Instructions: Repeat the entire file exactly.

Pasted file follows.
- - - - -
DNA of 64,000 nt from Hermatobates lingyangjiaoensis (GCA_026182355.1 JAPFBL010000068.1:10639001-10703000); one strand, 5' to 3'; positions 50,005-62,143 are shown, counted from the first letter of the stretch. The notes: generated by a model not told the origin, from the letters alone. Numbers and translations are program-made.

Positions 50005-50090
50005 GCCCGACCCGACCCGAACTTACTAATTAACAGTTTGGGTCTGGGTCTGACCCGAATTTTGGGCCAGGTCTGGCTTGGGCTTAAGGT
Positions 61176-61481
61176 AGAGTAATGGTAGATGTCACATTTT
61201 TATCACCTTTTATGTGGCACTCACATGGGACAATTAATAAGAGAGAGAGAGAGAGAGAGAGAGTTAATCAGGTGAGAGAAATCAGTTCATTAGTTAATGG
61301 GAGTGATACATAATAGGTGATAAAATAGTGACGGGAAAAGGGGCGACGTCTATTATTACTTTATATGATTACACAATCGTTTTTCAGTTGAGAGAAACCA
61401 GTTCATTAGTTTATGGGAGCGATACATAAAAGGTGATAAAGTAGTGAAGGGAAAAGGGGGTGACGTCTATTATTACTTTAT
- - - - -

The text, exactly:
DNA of 64,000 nt from Hermatobates lingyangjiaoensis (GCA_026182355.1 JAPFBL010000068.1:10639001-10703000); one strand, 5' to 3'; positions 50,005-62,143 are shown, counted from the first letter of the stretch. The notes: generated by a model not told the origin, from the letters alone. Numbers and translations are program-made.

Positions 50005-50090
50005 GCCCGACCCGACCCGAACTTACTAATTAACAGTTTGGGTCTGGGTCTGACCCGAATTTTGGGCCAGGTCTGGCTTGGGCTTAAGGT
Positions 61176-61481
61176 AGAGTAATGGTAGATGTCACATTTT
61201 TATCACCTTTTATGTGGCACTCACATGGGACAATTAATAAGAGAGAGAGAGAGAGAGAGAGAGTTAATCAGGTGAGAGAAATCAGTTCATTAGTTAATGG
61301 GAGTGATACATAATAGGTGATAAAATAGTGACGGGAAAAGGGGCGACGTCTATTATTACTTTATATGATTACACAATCGTTTTTCAGTTGAGAGAAACCA
61401 GTTCATTAGTTTATGGGAGCGATACATAAAAGGTGATAAAGTAGTGAAGGGAAAAGGGGGTGACGTCTATTATTACTTTAT